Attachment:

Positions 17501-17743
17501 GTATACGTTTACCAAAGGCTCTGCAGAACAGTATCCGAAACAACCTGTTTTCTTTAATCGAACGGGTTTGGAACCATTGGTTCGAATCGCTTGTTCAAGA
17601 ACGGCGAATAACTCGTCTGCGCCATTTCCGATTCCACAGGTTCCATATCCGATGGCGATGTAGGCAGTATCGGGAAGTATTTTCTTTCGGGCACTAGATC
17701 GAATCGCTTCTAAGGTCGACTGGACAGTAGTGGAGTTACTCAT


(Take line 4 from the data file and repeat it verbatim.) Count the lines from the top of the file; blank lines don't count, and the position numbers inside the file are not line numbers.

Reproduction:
17701 GAATCGCTTCTAAGGTCGACTGGACAGTAGTGGAGTTACTCAT